We arrived very early on this day to get our media tags and to prepare for the unexpected. We were only set to watch the Spero Villioti show for the night – the show’s concept was quite similar to the Marc Jacobs Spring 2017 collection, with the models in colourful faux dreadlocks. The AFI Experience was filled with enthusiasm and excitement since everybody was interested to see how this new concept/collaboration was going to be executed. La Familia, Innani and Swanker Republic “tornadoed” this evening to greater heights through their gusty collections. Performers , Frank Casino and Nadia Nakai graced the stage to entertain the crowds all the while Samu got a clean cut from Legends Barber Shop, all the way from Eldorado Park, South of Johannesburg.

I mean, nothing can stop the gale force of fashion week. People came out in numbers, even if it meant for them having to bear the striking cold wind. Mercedes-Benz Fashion Week blew us off guard by bringing along the strongest Cape Town wind as its guest of honour while giving us the lowest winter temperatures for Joburg. You couldn’t tell if people looked hyped with excitement or if they were just shivering out their pants – but none the less, people still came out to slay. Thankfully, we were able to get a hot beverage from Starbucks (fashion week sponsors) to keep our bodies warm for a short period of frozen time. The media lounge also gave us time to warm-up and socialise in-between shows through the catered Boschendal wines, Skyy vodka and decadent finger platters (thank you sponsors).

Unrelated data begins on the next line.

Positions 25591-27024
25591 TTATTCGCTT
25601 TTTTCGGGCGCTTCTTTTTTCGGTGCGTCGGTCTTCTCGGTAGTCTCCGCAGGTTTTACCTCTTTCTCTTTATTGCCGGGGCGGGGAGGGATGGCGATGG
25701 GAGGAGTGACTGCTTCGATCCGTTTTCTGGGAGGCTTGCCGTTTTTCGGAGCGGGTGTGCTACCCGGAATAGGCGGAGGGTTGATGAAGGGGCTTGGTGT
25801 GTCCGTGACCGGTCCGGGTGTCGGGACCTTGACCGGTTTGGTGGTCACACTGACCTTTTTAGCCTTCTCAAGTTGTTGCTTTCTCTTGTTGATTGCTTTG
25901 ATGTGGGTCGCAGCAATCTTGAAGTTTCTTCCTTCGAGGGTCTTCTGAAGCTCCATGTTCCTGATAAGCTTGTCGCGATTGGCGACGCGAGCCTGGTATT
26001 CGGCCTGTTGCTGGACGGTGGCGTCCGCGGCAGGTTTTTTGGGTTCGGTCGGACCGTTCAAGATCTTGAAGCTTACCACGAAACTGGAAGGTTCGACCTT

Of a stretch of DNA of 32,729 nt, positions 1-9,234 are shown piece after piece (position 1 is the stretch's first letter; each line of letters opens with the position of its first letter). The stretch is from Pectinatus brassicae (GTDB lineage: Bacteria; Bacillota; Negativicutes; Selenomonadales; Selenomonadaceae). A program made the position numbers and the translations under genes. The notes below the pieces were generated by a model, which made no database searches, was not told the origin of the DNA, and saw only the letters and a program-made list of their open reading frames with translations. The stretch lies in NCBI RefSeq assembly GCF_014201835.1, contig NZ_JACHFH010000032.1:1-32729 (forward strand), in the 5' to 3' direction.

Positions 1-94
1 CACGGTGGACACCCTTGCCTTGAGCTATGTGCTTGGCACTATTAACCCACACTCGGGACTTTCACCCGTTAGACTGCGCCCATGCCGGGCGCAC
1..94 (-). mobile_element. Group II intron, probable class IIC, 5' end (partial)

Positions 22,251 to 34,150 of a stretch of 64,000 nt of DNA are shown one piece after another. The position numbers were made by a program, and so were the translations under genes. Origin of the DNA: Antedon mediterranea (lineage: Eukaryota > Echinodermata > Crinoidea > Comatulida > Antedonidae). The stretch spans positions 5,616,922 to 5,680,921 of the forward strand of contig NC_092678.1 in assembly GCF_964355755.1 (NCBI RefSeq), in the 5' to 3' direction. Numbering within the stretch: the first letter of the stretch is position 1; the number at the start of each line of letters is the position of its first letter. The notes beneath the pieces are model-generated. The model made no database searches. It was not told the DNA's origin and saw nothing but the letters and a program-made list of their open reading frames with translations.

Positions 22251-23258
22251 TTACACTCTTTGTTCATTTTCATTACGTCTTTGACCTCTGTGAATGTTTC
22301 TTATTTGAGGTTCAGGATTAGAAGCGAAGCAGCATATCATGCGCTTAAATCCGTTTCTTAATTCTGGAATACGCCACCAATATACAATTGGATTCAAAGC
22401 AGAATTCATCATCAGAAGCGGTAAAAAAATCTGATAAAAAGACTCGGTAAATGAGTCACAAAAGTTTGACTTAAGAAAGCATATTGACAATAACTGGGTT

Day one’s overall experience was hair-raisingly fun and fashion blasted.


Day 2

The girls and I were dressed by the ready-to-wear brand Solanga and we made sure that everybody took note of it (and us) through the infamous impromptu photoshoots that are synonymous with fashion week. The first show we watched was the Mall of Africa Show, which included Karen Millen, G-Star Raw, Gerry Weber, Juicy Couture, Hugo Boss, Democratic Republic and Hackett London.